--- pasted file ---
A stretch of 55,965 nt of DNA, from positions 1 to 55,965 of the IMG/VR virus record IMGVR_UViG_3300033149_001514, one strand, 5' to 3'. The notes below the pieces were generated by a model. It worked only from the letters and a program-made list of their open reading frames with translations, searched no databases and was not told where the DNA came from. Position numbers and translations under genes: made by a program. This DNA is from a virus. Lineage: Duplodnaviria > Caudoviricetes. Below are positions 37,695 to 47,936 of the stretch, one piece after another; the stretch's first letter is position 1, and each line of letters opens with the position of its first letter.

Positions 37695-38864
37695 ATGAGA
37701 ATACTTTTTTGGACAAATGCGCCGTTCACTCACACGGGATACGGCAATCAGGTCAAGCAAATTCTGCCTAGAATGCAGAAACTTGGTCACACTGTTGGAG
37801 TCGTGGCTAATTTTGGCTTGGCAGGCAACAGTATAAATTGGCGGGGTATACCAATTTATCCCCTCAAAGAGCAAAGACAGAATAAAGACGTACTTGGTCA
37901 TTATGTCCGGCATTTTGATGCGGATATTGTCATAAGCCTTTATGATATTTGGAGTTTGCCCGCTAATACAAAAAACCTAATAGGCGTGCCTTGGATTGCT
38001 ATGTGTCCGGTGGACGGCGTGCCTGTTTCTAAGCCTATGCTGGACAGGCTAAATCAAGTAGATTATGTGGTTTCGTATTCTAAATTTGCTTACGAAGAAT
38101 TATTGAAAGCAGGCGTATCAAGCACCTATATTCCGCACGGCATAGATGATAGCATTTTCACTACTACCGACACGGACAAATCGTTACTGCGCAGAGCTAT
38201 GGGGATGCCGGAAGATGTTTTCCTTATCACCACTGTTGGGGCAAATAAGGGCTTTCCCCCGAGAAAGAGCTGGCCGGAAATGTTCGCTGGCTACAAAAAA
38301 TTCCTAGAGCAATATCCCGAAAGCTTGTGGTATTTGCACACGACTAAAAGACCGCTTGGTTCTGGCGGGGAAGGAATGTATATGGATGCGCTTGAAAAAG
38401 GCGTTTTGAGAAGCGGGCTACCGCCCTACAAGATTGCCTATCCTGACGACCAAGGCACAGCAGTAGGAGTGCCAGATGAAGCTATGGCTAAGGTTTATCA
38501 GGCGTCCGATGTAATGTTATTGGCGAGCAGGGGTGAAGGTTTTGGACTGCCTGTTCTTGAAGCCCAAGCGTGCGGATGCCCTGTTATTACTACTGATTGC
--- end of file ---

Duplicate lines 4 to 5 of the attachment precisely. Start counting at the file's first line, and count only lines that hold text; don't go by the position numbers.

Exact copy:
37701 ATACTTTTTTGGACAAATGCGCCGTTCACTCACACGGGATACGGCAATCAGGTCAAGCAAATTCTGCCTAGAATGCAGAAACTTGGTCACACTGTTGGAG
37801 TCGTGGCTAATTTTGGCTTGGCAGGCAACAGTATAAATTGGCGGGGTATACCAATTTATCCCCTCAAAGAGCAAAGACAGAATAAAGACGTACTTGGTCA